Hello – sounds like you are doing well. I was diagnosed in May 2014 and on sandostatin shots every 28 days. I have had surgery – a hemicolostomy, They removed a little bit of my small bowel at the bottom end, my appendix, cecum, illium and any other plumbing in that area , plus all of my ascending colon , 1/3 of my transverse colon, a small piece of my lower stomach and some more small bowel at the top. It took a long time to heal and my body to adjust to the removal of my insides, but I am doing well. I was glad to hear that the only treatment you have needed is the sandostation as that is what I am hoping for. I am expecting to need my gall bladder out as I now have stones and thickening of the wall of gall bladder and pain but that should be a piece of cake compared to what I have already been through
Liked by Colleen Young, Connect Director
Hello @tresjur and welcome to Mayo Connect. I appreciate your attitude and the “glass half-full” approach to life! I also live in SE Michigan and U of M has become my source for carcinoid treatment. I would love to attend the support group in GR, however, it is a distance for me as well so it is good to have Mayo Connect. Carcinoids do produce a sense of “aloneness” in that very few people have ever heard of it and because traditional chemotherapies and radiation are not used, it also leaves you feeling on the outside of the traditional cancer spectrum. I have had three surgeries for carcinoids, but no other treatment have been needed as I don’t have the symptoms of the carcinoid syndrome (flushing, diarrhea, etc.). If you live in SE Michigan have you tried Gilda’s Club? It is a cancer support group. Their main office is in Royal Oak, however they also have meetings in Farmington Hills at Beaumont/Botsford. They offer yoga classes, art therapy, Look Good, Feel Better, etc. It is good to have you join our group here at Mayo Connect. Keep in touch!
To amyh2439: I’m so sorry to hear of your carcinoid diagnosis. It is a difficult diagnosis to understand because it is rather rare and even doctors do not always have good info to give you. I’ve had several, all in the duodenal bulb. They have all been removed quite successfully and I’ve had good outcomes. I hope that you will have a similar experience. The important thing about carcinoids is to find a doctor who is experienced in this type of cancer and be diligent in following up with your doctor(s) to be sure that you are carcinoid-free. As they do not show up on regular X-rays or CT scans, special tests and procedures must be done to track them down. Best wishes and stay connected with Mayo Connect. We are all here for each other!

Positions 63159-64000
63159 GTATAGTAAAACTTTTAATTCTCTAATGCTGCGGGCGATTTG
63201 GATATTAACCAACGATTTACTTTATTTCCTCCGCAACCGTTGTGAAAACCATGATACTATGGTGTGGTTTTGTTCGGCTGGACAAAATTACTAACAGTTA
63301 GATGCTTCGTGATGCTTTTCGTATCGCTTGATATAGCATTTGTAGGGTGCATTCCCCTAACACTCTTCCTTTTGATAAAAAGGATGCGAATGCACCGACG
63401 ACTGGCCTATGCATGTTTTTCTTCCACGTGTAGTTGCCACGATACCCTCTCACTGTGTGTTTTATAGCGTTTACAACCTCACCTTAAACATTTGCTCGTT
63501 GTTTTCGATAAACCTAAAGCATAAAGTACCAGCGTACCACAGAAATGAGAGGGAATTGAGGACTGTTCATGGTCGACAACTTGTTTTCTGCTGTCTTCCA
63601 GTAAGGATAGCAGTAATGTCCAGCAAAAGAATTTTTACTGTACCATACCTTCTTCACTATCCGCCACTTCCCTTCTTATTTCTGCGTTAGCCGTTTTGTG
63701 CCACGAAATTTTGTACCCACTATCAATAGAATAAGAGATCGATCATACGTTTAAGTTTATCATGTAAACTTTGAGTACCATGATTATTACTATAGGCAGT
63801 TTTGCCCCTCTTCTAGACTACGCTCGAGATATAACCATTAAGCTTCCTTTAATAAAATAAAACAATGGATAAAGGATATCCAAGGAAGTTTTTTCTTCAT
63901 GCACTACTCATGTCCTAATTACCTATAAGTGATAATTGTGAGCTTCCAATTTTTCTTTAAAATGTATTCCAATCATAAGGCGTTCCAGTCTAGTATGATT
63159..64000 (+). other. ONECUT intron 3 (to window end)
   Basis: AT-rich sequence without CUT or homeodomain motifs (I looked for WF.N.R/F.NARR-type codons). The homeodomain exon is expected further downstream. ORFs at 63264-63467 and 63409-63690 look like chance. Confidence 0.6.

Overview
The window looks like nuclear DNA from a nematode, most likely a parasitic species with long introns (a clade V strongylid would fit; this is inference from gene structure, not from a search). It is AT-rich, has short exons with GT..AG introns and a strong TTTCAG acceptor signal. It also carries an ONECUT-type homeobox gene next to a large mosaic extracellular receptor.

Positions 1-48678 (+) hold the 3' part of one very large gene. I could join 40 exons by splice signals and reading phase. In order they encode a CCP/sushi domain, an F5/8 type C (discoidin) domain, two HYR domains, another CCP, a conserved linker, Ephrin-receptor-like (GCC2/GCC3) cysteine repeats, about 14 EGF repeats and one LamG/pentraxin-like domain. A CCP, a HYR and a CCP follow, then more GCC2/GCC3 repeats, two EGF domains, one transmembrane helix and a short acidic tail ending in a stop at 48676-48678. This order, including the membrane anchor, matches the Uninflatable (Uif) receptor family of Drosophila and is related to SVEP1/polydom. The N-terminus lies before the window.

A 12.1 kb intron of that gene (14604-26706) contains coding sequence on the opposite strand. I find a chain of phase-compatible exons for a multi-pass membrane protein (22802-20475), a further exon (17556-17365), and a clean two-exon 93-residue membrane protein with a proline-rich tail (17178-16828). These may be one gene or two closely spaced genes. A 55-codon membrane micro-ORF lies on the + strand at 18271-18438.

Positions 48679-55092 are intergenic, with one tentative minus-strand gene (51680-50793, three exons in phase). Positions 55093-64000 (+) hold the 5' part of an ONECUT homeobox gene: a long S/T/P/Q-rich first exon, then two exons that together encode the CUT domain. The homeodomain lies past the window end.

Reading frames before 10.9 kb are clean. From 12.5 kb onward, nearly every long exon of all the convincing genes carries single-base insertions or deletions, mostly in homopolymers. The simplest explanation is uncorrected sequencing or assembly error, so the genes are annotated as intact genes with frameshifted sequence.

@lucci50 I go to University of Michigan. I have two doctors there. One does the surgery and the other is a GI specialist who specializes in Carcinoids.
I’d like to add my welcome to you @tresjur. Thanks for joining our Carcinoid group here.
Good to hear from you @hopeful33250 and @joannem
@joanney @amyh2439 @lucci50 @derekd @gaylejean it would be great to get an update from you all. How are you?
Many thanks to all who have responded and welcomed me into the community. I look forward to
receiving and sharing information and experiences as I travel this slippery road of Carcinoid. Blessings,
I continue to have followup every six months at Mayo Clinic. They do a 24-hour HIAA urine test, blood work and CT scan. I continue to get a Sandostatin injection every 28 days to 1 month at the 30 mg. dose. I do well and feel good – only have occasional flushing and, for the most part, diarrhea. My doctor told me about a new medication waiting FDA approval this fall. It has shown some promise in reducing tumor size/growth. Hopefully I can use this.
Has anyone done any research with immunotherapy or talked to their doctor about it to know if it is something that NET patients can consider?
Liked by Teresa, Volunteer Mentor
Hi @gaylejean. Thanks for sharing more of your treatment. I’m in the process of the 24 hour 5 HIAA test as well and a repeat of the Serotonin Serum blood test. While I see a doctor at Univ. of Michigan, I noticed that my lab tests are sent to Mayo. I had a high Chromogranin A blood test so that is the reason for the 24 hour 5 HIAA and the repeat Serotonin Serum. I’m not familiar with the new medication that your doctor mentioned, however, there is a National NET Cancer Patient Conference in New Orleans Sept. 22 through 24, so perhaps some more info will come from that conference. While I’m not attending, I hope that some folks who do attend can fill the rest of us in on what is new in the area of treatments. May I ask the name of your doctor at Mayo? Keep us posted on your progress. Best wishes. Teresa